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Thank you for your many interesting comments. At the risk of rehashing old
debates (since I am new to this forum), in light of your comment above, is
the testimony of the DSS valuable only for the viewpoint of an extremist
sect, or does it also have value for understanding mainstream Judaism ca.
30-70 C.E.?


     Yes and no. The material is very much earlier. Though it reveals alot
about later sectarian development, it is as mainsteam as it is "extreme".
They do though reflect the ways of their times.      Certainly with the
mention of Alexander Jannaeus (d. 76 BC) in 4Q448, we are dealing with
"normative" beliefs of a much earlier period than 30-70 BC. Certainly
Christians and Rabbis would have been mentioned otherwise. And since
Jannaeus was mentioned and praised, he was not part of the R. Teacher/W.
Priest drama. He was later. But Schiffman relates in his book that the the
DSS are very spread out date wise (pp 31-35). 
     As I said the scrolls should have been tested as separate loci, and all 
tested w/ C14. And the jars by TL method. We would see a better coorelation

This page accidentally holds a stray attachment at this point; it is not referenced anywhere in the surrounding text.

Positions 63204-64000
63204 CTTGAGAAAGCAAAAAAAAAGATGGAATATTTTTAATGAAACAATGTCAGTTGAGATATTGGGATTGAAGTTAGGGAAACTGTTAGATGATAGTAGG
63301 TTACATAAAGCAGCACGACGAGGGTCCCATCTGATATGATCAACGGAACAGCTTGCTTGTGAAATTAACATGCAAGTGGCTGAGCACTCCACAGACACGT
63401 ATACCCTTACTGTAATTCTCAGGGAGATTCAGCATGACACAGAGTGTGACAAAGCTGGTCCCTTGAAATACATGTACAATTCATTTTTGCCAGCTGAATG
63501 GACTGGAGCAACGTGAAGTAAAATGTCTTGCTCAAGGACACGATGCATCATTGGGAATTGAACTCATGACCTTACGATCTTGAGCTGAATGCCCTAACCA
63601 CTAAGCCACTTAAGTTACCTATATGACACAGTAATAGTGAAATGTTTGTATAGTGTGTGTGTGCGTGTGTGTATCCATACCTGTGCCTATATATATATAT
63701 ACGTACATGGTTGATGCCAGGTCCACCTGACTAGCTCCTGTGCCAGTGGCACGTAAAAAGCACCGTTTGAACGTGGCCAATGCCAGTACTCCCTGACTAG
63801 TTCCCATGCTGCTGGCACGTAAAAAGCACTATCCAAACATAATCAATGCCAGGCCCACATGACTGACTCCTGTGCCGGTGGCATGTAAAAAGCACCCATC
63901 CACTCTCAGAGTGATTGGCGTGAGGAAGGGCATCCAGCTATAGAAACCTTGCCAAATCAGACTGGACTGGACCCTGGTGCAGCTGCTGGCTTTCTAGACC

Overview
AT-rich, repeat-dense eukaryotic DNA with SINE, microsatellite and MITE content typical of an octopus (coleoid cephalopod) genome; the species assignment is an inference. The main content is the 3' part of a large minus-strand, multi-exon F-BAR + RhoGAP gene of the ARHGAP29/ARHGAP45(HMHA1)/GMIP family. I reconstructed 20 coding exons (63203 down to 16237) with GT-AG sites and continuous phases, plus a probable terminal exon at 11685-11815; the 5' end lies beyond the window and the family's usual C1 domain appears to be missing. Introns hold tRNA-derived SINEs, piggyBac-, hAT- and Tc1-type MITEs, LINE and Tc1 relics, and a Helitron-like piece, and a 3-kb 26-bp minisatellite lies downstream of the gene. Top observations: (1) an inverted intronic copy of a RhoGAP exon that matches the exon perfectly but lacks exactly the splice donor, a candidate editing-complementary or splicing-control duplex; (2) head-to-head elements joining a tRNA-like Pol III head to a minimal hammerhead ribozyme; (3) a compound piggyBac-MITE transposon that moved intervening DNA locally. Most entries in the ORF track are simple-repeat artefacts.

between the age of the scroll as opposed to the jar it was found in. As far
a I know there was no C14 test done on the Habakkuk commentary, for example. 
But Schiffman does stress the reliability of the paleographic age of these
     I believe the DSS reflect mostly a value system(s) of the Maccabean
period. But looking at Schiffman's chart on p. 33 (adapted from BAR 17
(Nov/Dec. 1991), we are dealing with material spanning from about 400 BCE to 
150 AD, via select C14 dates on certain scrolls. 
     I would ask "Why were not all the scrolls tested and why only the C14
dating method, and no TL dating on the jars?" Though these tests cost, the
money can be easily raised. These test are not that expensive considering
the value of the finds. Even if the tests, though not likely, would cost
several million dollars, it is money well spent. If prehistorians can do it
on Neolithic remains on their small budgets, why can't Biblical historians
come up with these funds?      I hear they are going to use genetic tests on 
the skins to see if they can match goat and sheep skins, so as to better
sort the fragments. Is this cheaper? Why hasn't the most fundamental battery 
of tests been done first? I am very frustrated with much that has not been
done date wise concerning the scrolls.  
  But I should say again that the dates, 30-70 AD would reflect the latest
"stratification" of the scrolls. For normative Judaism of that period I
would consult early Rabbinic literature such as the Mishnah and the Pirke

Lechem ben HaAri

AKA: Brad Harrison
Phila. Pa
BA MA Gratz College